The Charlotte Hornets have dropped four straight and are limping into the All-Star Break with one victory over their last eleven. Somehow the Hornets have managed to fall from the mid-tier class of the Eastern Conference to the lottery’s basement-dweller class in a matter of weeks.
Let’s pile on, shall we?
The professional basketball team from Charlotte – a title quite unfit for their recent performance – has won a mere five games since calendars flipped to 2017, and hasn’t secured a win on the road since a visit to Mickey Mouse’s hometown almost two months ago. A win versus the Orlando Magic isn’t really something to brag about, though. Road wins should only count when they are against teams that aren’t run by bungling general managers who are giving away talented rim protectors like charity donations. What a sad, sad state of affairs at the Spectrum Center.
This weekend is All-Star Weekend, however, and that’s no time for gloominess or negativity. This is a time to celebrate! Sure the Hornets only win one meaningful road game per fiscal quarter these days. Sure the Hornets are only a couple games ahead of teams in the East that are likely trying to lose (see: Magic, Orlando; Sixers, Philadelphia). Sure they are paying Nic Batum more cash than guys like LaMarcus Aldridge, Blake Griffin, Paul George, Jimmy Butler, Kyrie Irving, Kawhi Leonard, Klay Thompson… well, you get the point.
But Hornets fans must look at the glass as half full. Despite the lackluster performance of late, all is not lost! Here are a few reasons to stay positive heading into the back half of this disappointing season.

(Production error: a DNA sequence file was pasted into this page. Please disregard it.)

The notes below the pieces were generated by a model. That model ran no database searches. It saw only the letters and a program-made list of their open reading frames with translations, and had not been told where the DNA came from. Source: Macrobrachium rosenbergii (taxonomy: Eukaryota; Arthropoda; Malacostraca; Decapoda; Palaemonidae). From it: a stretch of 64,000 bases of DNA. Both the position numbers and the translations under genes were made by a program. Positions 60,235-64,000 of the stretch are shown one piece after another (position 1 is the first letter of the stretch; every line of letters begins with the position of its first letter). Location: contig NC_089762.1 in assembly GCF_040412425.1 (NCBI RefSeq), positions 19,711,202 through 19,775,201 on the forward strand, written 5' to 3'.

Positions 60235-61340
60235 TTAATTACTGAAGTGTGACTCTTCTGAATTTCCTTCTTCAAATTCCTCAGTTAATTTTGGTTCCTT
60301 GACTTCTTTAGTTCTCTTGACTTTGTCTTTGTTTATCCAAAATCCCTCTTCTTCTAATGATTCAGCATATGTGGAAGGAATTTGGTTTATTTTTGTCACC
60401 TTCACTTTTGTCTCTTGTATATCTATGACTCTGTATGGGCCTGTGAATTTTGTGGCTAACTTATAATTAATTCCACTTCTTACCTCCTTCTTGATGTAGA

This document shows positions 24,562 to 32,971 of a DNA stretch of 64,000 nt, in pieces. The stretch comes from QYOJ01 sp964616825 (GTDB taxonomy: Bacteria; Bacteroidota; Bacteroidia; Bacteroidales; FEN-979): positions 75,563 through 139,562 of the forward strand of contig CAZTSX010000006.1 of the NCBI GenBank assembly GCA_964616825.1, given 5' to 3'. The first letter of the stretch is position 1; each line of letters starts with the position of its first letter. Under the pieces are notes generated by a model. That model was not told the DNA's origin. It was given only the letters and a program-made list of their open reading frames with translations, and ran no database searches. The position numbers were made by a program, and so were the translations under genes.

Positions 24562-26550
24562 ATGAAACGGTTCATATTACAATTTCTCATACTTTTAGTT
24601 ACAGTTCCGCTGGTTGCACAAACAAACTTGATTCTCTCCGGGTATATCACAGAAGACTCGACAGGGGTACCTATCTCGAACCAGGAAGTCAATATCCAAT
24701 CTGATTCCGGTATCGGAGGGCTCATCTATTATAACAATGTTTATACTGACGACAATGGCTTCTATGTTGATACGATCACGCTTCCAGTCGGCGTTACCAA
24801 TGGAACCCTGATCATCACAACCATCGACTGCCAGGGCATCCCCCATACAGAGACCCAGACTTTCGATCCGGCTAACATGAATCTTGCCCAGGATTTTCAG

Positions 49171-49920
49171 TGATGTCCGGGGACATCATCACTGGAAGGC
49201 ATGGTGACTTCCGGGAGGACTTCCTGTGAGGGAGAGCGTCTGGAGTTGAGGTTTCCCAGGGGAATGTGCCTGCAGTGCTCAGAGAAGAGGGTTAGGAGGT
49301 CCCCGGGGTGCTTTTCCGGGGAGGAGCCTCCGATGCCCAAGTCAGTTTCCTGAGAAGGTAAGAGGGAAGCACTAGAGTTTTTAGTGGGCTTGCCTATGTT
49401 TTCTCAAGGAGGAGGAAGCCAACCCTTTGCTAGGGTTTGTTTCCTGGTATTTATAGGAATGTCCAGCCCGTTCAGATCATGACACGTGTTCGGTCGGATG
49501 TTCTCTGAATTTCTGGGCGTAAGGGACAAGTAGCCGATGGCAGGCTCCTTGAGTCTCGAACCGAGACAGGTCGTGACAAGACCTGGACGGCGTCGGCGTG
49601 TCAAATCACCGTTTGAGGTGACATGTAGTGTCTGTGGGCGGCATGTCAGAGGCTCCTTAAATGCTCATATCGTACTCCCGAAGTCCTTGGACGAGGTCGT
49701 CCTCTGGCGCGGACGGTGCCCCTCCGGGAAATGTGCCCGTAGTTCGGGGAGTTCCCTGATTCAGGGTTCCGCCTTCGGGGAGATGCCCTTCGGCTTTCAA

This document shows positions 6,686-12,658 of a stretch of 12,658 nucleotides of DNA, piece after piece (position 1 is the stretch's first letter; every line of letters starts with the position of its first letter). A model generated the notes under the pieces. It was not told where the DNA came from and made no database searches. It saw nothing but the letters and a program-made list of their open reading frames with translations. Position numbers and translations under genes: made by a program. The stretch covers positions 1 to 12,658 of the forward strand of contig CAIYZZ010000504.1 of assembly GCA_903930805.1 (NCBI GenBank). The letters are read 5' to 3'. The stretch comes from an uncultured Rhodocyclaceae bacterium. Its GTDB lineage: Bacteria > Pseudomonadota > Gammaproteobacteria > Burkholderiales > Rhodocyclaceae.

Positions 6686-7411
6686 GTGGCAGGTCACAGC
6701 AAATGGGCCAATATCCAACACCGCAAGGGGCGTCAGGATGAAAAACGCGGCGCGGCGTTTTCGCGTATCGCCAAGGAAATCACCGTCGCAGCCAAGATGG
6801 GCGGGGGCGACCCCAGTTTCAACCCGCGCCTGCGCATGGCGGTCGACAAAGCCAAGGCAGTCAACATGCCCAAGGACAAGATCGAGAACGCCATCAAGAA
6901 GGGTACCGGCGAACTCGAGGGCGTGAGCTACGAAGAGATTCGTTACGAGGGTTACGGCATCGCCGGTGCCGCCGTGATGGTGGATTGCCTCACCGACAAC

- They aren’t the Knicks. As questionable as Rich Cho’s personnel decisions can seem, they don’t compare to the circus that owner, James Dolan and President and GM, Phil Jackson have orchestrated in Manhattan. Passive aggressive Twitter comments are commonplace in the Phil Jackson School of Management, including this gem where the “Zen Master” is indirectly referencing Carmelo Anthony. Meanwhile, Dolan let his arena security team handle his dirty work when recently removing Kickerbocker legend, Charles Oakley, from the Garden in chaotic fashion. Stay classy, Knicks.
- They aren’t the Magic, who traded Victor Oladipo, Ersan Ilyasova and the 11th overall pick for Serge Ibaka last summer, the latter of which was recently traded for Terrence Ross and a 2017 first round pick (a pick that will inevitably be later than 11th in this year’s first round). So let’s summarize: a talented shooting guard, Ilyasova and a first rounder for a less-talented shooting guard and worse draft pick. NAILED IT! Five years after Dwight Howard’s departure, the “Dwightmare” continues in Orlando.
- By missing the playoffs, Charlotte can avoid the inevitable throttling they’d take in the first round had they squeaked into the 8th seed. There’s no such thing as moral victories in the NBA, so I’m not one to celebrate making the postseason merely to get dusted in 4 games. If the Hornets make a late push and somehow slip into the playoffs, it’ll likely be a pretty low seed – one that could potentially pit them against the world champion Cleveland Cavaliers. The Hornets would be better served to start their offseason with a higher draft pick, rather than scraping their dismembered limbs off of the Quicken Loans Arena floor in downtown Cleveland. This team is not close to contending, so the focus should remain on building for the future. Missing the playoffs this year will actually enable the Hornets to do just that.
- The last time the Hornets had an All-Star they were called the Bobcats. Kemba Walker is the first player to represent Charlotte at the NBA’s midseason classic since Gerald Wallace in 2010. It’s a well-deserved honor for the former University of Connecticut Husky, who has posted career highs in virtually every shooting statistic this year. The Hornets’ floor general will get to show off his improved shooting touch in the JBL Three-Point Contest on Saturday night, where he’ll look to take down defending champion Klay Thompson and his perfectly-manicured goatee.
Christopher Kreider | @krydr1